Female Salford Scientist inspiring the future
As part of International Women’s Day (March 8) celebrations, The University of Salford has taken the opportunity to tackle the stigmas surrounding gender imbalance in STEM (science, technology, engineering, and mathematics) subjects by highlighting some of the remarkable work done by Salford’s female academics.
The work of Professor Haifa Takruri MBE has proved invaluable in inspiring young women to pursue careers in STEM, in which they are historically underrepresented. Professor Takruri is an academic leader at the School of Science, Engineering and Environment, as well as a recognised advocate for equality and diversity.
She started her remarkable career as a lecturer and has since led countless initiatives alongside conducting research to address the under-representation of women in STEM, in particular engineering. The research included investigating workplace cultures and practices which lead to a lack of recruitment, retention, and progression of women in engineering.
Explaining why women are underrepresented in STEM, she said: “STEM professions clearly suffered over generations, and still suffer from a number of misconceptions relating to its content and diversity. The misconceptions and stereotypes of what subjects and careers are suitable for women and men still exist.
“When I was growing up as a child, I went to all girls' schools. Those were the only schools available in my home country of Palestine. My parents and teachers always encouraged me to excel. I was very good at and loved maths and science subjects and no one told me not to!”
She has been the recipient of many accolades, including an MBE for services to Women, Black and Minority Ethnic people in Science, Engineering and Technology Education, and in 2010 she was awarded the Ministry of Defence sponsored Muslim News award for excellence in Science, Engineering and Technology.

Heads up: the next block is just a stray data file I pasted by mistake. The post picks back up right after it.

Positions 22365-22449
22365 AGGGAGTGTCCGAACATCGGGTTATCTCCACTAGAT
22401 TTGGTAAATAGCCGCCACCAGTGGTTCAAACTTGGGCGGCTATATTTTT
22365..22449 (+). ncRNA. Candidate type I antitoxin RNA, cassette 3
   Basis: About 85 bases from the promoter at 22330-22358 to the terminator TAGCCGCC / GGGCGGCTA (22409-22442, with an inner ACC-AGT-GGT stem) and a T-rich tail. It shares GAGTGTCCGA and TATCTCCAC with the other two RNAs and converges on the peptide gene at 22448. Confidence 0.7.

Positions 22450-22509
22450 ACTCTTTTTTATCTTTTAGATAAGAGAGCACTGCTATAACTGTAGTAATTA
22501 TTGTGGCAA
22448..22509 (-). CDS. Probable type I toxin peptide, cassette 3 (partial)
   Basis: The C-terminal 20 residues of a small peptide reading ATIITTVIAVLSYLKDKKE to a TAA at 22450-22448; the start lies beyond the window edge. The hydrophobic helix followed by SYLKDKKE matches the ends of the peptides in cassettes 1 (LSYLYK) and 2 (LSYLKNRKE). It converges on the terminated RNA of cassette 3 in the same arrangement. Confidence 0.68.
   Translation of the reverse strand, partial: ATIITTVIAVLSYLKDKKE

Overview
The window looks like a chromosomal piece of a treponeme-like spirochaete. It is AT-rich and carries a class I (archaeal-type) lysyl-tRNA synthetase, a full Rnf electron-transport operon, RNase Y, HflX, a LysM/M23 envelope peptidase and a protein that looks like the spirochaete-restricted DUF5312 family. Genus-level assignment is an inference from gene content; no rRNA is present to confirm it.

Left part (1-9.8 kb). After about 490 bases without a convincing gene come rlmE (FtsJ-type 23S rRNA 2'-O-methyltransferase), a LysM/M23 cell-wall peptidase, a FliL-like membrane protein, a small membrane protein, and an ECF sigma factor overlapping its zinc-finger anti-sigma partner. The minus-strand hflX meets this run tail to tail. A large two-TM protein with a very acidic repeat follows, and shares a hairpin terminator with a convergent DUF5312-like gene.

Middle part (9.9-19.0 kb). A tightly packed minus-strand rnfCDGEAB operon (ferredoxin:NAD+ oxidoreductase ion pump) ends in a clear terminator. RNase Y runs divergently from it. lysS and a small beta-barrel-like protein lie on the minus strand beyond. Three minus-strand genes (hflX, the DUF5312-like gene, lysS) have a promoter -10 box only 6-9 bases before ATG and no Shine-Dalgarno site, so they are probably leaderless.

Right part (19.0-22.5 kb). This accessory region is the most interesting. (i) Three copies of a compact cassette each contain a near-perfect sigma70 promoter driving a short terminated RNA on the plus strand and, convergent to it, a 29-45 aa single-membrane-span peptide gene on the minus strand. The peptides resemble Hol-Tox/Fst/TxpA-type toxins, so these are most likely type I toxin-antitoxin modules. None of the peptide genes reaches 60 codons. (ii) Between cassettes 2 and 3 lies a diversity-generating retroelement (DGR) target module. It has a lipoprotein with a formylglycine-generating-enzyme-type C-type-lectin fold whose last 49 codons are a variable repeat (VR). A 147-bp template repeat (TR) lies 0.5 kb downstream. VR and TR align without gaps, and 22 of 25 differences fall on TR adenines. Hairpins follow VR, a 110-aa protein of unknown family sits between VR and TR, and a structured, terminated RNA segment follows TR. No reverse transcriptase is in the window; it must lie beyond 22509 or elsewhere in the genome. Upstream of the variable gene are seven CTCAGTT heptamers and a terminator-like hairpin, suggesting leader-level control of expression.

When commenting on the role of women working in STEM subjects, she said: “Women in particular can benefit from seeing how the work of engineers and scientists develop wider society. If women are provided with a better understanding of the different options in STEM and see how it relates to the world in which we live, they may be more likely to follow STEM as a career.
“It’s very important to be able to relate to like-minded people who share similar journeys and experiences, and have similar responsibilities at home and at work, hence the importance of role models who have progressed and succeeded in the field. To be reflected in the media is very important, especially to young people, as the media is a very influential tool that affects the direction of young people.”
Professor Takruri is active in organising events to raise the awareness of women in STEM and emphasised: “We should be celebrating the achievements, contributions, and successes of women in STEM to inspire the next generations.”
Below: Professor Takruri
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